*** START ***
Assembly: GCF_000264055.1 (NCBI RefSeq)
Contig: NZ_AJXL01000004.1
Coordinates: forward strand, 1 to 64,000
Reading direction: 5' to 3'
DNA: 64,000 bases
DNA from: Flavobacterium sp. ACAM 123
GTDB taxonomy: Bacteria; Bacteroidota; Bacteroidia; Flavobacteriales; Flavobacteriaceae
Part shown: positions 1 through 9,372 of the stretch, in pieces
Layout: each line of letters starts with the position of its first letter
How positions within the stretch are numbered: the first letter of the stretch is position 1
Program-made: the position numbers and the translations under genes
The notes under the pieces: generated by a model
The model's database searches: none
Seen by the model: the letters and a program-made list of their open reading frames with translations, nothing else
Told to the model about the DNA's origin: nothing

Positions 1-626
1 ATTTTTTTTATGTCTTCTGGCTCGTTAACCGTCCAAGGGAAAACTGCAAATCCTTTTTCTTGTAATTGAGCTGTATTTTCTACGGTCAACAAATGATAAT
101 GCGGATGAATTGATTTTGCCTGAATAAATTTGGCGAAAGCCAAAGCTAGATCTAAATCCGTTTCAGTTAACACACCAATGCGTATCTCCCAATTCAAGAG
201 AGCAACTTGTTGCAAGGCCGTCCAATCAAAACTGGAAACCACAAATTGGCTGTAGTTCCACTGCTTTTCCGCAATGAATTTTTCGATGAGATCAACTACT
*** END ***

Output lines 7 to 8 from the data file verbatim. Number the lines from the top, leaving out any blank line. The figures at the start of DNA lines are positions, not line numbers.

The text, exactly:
GTDB taxonomy: Bacteria; Bacteroidota; Bacteroidia; Flavobacteriales; Flavobacteriaceae
Part shown: positions 1 through 9,372 of the stretch, in pieces